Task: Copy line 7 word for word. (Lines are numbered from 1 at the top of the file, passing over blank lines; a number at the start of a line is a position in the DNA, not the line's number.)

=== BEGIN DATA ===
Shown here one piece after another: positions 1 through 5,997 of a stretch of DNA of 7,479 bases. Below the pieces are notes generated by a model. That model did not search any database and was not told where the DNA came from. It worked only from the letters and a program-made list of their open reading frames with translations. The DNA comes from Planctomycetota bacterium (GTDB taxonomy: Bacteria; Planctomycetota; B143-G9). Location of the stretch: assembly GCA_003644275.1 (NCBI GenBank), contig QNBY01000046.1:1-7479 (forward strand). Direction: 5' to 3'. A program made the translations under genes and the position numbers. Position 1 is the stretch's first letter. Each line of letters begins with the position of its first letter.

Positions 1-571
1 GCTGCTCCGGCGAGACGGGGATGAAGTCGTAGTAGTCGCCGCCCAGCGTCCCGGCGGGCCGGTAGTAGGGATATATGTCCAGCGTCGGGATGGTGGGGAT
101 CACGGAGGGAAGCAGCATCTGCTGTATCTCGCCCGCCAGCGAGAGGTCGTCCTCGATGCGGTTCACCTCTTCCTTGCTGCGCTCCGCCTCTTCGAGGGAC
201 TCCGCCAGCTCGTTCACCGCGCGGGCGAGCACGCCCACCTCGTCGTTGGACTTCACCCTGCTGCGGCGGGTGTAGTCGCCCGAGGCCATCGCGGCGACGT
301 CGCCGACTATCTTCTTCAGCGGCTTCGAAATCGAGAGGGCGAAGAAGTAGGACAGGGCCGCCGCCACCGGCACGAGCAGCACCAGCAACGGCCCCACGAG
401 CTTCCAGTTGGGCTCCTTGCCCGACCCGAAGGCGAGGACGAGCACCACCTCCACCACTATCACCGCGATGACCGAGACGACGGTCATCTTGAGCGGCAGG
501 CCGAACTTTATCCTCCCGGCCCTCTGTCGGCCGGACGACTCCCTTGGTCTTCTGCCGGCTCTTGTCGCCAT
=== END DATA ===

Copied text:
401 CTTCCAGTTGGGCTCCTTGCCCGACCCGAAGGCGAGGACGAGCACCACCTCCACCACTATCACCGCGATGACCGAGACGACGGTCATCTTGAGCGGCAGG